Fishbowl NY: Fern Mallis and One Criminally Dressed Designer | Dishing With a Global Ambassador

Fishbowl NY Article by Diane Clehane

Today I was joined by fashion industry insider Mickey Ateyeh, fresh off her vacation in Italy, who, it must be said, knows everyone who is anyone. Mickey put together today’s lunch to introduce me to her longtime pal, PR maven Judith Agisim, who, in turn, brought along her client Bisila Bokoko. I’d seen Judith in this very room many times but never had the occasion to meet her. And, as you already know, in certain circles, all roads lead to Michael’s.

When I arrived a little before noon Bisila was already in the lounge, so I took the opportunity to chat with her about her position as global ambassador to The Liceu Barcelona Opera House, where, while based in New York City, she is charged with promoting the historic house in the States and around the world. With two master’s degrees in international relations and business and a law degree from Universidad CEU San Pablo, Bisila told me she has always worked with global companies and her dream has always been to “be a catalyst for change.” In her current role with Barcelona’s Opera House, she is charged with enticing American opera fans and the culturally curious to visit Barcelona. “Eight million Americans visit Spain every year – there are so many reasons that the Opera House should be a stop on their tour.” Of course, said Bisila, the architecture alone is reason enough to visit the building, which was constructed in the 19th century. But it has a storied history as well. The Opera House (which seats 4,000!) has hosted many legendary performers, including Plácido Domingo and is unique within the opera world, she explained, because unlike the rest of the houses in Europe built for royalty, the Barcelona Opera House was “built by the bourgeois” and has always been enjoyed by all. “So in my role, it’s important to keep the spirit alive that everyone is welcome. It’s not just the blue bloods who enjoy the music.”

But the city’s social swans are most definitely on Bisila’s radar and, with Judith’s help, she’s been meeting them all since the women began working together in February of this year. “She has cleverly set up lunches with many of the most important people in fashion, business and society, which has been very helpful,” said Bisila (We’re so very flattered!). “It is very important to connect with the people in the city who have a great interest in opera and the arts.” Last month, 120 of Manhattan’s top influencers were invited to a cocktail party at The Queen Sofia Spanish Institute on Park Avenue. The Opera House got a royal boost from none other than the Queen herself, who was on hand to greet the A-listers (including Sharon Bush and Annette de la Renta) and the opera aficionados who attended. “She was so warm and inviting and everyone wanted to meet her,” said Bisila. “The goal was to make a very good impression.” Mission accomplished.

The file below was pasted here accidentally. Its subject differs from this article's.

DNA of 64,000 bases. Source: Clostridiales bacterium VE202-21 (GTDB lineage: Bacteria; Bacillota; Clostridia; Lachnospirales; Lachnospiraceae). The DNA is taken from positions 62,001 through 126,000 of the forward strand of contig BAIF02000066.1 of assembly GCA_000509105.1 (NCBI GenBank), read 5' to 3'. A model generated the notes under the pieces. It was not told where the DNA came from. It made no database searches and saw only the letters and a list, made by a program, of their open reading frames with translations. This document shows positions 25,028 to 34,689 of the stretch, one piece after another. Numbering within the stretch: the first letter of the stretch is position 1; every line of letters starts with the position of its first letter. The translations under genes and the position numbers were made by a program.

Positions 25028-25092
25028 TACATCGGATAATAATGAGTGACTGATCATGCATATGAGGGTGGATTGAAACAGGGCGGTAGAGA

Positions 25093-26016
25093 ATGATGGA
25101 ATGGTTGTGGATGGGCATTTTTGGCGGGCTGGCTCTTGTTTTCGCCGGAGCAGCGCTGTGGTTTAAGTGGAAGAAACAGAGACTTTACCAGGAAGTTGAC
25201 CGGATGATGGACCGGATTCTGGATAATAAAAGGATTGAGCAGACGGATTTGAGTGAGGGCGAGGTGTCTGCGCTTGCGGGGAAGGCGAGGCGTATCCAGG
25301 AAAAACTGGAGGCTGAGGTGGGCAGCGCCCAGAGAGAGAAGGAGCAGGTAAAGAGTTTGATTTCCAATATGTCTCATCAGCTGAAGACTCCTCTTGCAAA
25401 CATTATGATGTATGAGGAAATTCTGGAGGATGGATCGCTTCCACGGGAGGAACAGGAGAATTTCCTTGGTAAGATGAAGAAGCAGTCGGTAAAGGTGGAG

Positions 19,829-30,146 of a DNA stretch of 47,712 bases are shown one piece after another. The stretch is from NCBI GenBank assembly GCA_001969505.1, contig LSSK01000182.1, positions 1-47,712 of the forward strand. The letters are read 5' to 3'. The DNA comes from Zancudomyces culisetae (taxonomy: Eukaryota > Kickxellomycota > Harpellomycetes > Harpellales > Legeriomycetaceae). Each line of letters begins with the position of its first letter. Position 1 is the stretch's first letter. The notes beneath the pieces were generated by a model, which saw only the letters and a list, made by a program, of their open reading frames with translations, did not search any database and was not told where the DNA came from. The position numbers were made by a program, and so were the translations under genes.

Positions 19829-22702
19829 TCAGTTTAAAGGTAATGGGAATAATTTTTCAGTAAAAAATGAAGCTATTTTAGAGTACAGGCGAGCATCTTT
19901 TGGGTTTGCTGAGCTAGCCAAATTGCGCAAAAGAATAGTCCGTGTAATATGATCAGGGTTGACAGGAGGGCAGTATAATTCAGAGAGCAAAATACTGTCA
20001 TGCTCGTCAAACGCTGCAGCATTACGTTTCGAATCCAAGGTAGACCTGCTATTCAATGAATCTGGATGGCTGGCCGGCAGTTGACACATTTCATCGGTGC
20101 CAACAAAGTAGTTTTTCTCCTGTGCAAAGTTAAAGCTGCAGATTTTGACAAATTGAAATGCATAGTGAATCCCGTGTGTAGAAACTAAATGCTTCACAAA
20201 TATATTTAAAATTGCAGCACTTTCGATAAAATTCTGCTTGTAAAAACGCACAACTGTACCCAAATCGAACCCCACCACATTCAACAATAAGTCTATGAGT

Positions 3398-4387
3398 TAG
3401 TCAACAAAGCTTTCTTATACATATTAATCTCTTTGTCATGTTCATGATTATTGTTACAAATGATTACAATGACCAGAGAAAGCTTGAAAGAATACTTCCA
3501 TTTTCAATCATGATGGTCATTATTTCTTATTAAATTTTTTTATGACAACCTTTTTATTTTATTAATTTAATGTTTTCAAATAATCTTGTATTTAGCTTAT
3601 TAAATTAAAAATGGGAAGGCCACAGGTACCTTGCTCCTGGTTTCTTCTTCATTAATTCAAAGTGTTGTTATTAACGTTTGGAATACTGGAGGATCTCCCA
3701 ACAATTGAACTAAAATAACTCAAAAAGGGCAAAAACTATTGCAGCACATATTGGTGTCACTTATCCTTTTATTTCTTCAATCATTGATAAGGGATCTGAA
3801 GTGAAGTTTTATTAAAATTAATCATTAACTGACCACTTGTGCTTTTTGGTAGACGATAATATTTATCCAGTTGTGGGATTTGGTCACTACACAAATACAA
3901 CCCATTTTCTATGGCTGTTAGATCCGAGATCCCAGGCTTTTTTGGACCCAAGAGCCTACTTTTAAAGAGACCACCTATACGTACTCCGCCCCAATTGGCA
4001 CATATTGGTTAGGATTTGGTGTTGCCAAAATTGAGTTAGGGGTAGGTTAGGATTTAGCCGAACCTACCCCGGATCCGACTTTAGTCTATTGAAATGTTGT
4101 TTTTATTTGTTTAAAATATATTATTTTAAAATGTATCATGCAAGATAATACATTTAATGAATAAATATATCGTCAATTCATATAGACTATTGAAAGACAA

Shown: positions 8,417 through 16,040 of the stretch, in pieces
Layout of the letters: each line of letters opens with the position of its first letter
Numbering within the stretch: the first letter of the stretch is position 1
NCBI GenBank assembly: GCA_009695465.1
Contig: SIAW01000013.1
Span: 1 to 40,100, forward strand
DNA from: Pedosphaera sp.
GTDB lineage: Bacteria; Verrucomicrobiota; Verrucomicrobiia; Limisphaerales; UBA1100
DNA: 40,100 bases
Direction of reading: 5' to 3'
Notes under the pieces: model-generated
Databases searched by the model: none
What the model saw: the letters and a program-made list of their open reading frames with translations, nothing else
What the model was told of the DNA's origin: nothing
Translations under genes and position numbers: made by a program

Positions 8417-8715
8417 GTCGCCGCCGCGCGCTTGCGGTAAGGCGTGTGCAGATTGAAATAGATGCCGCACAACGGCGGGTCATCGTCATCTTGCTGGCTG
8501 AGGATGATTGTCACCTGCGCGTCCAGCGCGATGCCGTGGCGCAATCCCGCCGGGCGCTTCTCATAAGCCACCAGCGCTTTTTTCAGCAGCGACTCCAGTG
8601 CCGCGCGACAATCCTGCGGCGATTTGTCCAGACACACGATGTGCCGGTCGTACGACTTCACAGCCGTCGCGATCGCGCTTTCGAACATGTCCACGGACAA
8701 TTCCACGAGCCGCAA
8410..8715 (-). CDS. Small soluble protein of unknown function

Clever Bisila also knows that at the heart of every great culture is its food, so she’s also put together fabulous dinners at the Opera House, held during the intermissions in the stunning Mirror Room. Patrons get a taste of the local cuisine during the season, which runs from September to May. “The gastronomy of Spain is another reason that draws people to Barcelona, so it makes perfect sense,” she said. And Bisila knows a little something about food. When she first came to New York in 2000, she worked her way up to the position of executive director to the Spanish-U.S. Chamber of Commerce and arranged tours for the editors of magazines such as Saveur, Wine Spectator and Food & Wine. She’s been the brand ambassador to Foodie Channel, Spain’s online Lifestyle Channel. “I love anything having to do with food!”

Having lived in Spain for most of her life Bisila’s roster of friends reads like the TOC in Hello magazine. She counts many members of several royal families of Europe as friends. When I told her I’d written a book  on Princess Diana several years ago, she shared a lot of interesting information about the people she knew in the late princess’s inner circle. Sorry, but it’s OTR.

Like so many of the fashionable folks I’ve come to meet at Michael’s, Bisila’s personal story is a fascinating one. Besides her work as a cultural ambassador, she is a tireless humanitarian with her own charitable organization, The Bisila Bokoko African Literacy Project, which promotes literacy and libraries in Africa. Her African parents emigrated from Equatorial Guinea to Madrid to escape violence and a “complicated political situation” in the 70s. In adjusting to their new lives in Spain, Bisila’s mother studied to be a nurse, while her father became a lawyer and raised Bisila and her three brothers. In reminiscing about her childhood, Bisila recalls how unique it was at the time for a black man to be seen in the country wheeling a toddler around in a stroller. “A lot of black people in the country that is mostly white feel self-conscious, but we never really felt different. Even when I’m with Americans and we will go someplace and they will say, ‘There isn’t going to be a lot of black people there,’ I will say, ‘Who cares?’ I don’t see colors, I see people.’”


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